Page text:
NASHVILLE, Tenn. (AP) — A federal judge on Friday ordered a Tennessee schoolteacher accused of kidnapping a 15-year-old student held until trial, saying he is a flight risk and a danger to the community.
That decision came after an FBI agent testified that the teacher Tad Cummins told authorities he had sex with the girl most nights during the 38 days he was on the run with her.
The 50-year-old married teacher, who is a father and grandfather, said the sexual relationship with the girl began the first night after they disappeared March 13, FBI Agent Utley Noble said during testimony at a detention hearing in a federal court in Nashville.
Federal prosecutors had argued that Cummins was a flight risk and a danger because he took advantage of a vulnerable girl and traveled with her across the country to have sex.
U.S. Magistrate Judge Barbara Holmes agreed.
“Here the evidence of danger is substantial,” Holmes said. She said Cummins had abused his position of authority as a teacher and she noted all the ways he tried to evade police. That included, testimony showed, disabling his GPS on his vehicle, switching out license plates, and Cummins and the girl throwing their cellphones in the Tennessee River near Decatur, Alabama, so they wouldn’t be tracked.
They decided to call themselves John and Joanne Castro and tell people that they were married, and he was 40 and she 24, the FBI agent testified. In the days before he left with the girl, Noble said, Cummins had actually looked up teen marriage and age of consent on the internet.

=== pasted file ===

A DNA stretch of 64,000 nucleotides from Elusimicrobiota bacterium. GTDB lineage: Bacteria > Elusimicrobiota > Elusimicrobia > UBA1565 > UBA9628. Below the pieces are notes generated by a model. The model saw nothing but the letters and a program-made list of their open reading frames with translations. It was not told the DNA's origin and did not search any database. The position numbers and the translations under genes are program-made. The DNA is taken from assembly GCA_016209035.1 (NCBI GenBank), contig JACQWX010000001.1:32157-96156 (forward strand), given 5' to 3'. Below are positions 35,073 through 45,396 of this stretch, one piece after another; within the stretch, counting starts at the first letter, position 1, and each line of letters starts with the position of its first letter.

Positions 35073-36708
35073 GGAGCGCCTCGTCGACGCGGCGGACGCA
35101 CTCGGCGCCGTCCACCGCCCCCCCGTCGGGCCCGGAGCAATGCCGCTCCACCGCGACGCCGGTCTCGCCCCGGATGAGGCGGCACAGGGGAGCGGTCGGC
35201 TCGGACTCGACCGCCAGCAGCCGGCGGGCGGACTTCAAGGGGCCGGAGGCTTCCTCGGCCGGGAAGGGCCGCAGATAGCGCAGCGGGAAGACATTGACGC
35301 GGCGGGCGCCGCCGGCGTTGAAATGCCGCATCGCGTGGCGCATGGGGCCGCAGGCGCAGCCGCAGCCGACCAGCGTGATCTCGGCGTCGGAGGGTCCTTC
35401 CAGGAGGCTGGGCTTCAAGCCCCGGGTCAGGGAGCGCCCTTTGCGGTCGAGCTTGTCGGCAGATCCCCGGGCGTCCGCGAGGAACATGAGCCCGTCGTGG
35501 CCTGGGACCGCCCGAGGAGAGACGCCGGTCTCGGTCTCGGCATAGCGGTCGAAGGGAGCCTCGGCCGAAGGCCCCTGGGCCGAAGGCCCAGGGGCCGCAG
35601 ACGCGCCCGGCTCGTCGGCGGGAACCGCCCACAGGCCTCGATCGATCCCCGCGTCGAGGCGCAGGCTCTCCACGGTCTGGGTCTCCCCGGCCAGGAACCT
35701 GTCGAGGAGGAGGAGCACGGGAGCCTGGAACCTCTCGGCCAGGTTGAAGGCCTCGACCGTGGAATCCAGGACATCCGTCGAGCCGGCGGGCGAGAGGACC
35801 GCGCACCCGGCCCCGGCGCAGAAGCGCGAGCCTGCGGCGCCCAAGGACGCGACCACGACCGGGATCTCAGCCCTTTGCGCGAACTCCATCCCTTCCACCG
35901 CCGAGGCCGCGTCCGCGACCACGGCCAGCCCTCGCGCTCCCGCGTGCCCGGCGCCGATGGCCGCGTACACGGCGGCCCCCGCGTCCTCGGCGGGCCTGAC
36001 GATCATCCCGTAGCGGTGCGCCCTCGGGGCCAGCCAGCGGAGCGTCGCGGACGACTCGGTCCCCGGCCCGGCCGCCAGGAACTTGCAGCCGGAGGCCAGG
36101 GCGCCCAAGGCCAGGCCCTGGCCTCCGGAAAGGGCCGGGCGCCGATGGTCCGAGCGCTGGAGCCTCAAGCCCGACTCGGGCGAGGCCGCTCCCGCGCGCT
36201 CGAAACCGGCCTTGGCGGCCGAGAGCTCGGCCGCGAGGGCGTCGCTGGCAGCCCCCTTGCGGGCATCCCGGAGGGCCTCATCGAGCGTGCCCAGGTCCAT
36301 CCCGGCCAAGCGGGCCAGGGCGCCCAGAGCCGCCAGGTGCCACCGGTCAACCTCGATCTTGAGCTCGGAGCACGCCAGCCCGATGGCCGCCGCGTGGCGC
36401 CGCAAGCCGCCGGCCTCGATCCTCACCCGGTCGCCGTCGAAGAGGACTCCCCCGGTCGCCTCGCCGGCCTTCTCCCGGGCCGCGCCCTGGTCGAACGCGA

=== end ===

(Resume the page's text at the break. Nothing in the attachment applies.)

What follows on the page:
Testimony at the detention and preliminary hearing showed that Cummins spent $1,500 on a two-seat kayak, and he and the student used it to try to get to Mexico. They tried to kayak from San Diego to Mexico, but the waters were too treacherous, Noble said, decided it was too risky going into Mexico on foot. Cummins decided to use the name Castro because it was a Hispanic name and he thought they would be better off portraying themselves as having that heritage if they were going south of the border.
Cummins, a respiratory therapist by training, was a mentor to students at the Culleoka Unit School and kids would often go to him with their problems, the FBI agent said. Culleoka is a community about 60 miles (97 kilometers) south of Nashville near the Alabama line. He would tell students that he had been in the FBI, the CIA and the military and “had the ability to get lost,” Noble said.
The female student had been a victim of bullying at school, as well as physical and verbal abuse at home and she was afraid for her safety at both home and school, Noble testified. The girl, he said, thought of Cummins as a mentor she could turn to.
A lawyer for Cummins repeatedly asked the FBI agent if there was any evidence that the girl was held against her will at any time on the trip from Columbia, Tennessee, to California. The agent said there was no evidence.
Cummins is facing a federal charge of crossing state lines to have sex with a minor and faces a minimum sentence of 10 years and up to life in prison if he is convicted. He also faces state charges of aggravated kidnapping and sexual contact with a minor.
Cummins was arrested and the girl was found safe in a remote area of Northern California last month after police received a tip.
No trial date has been set for the teacher yet.
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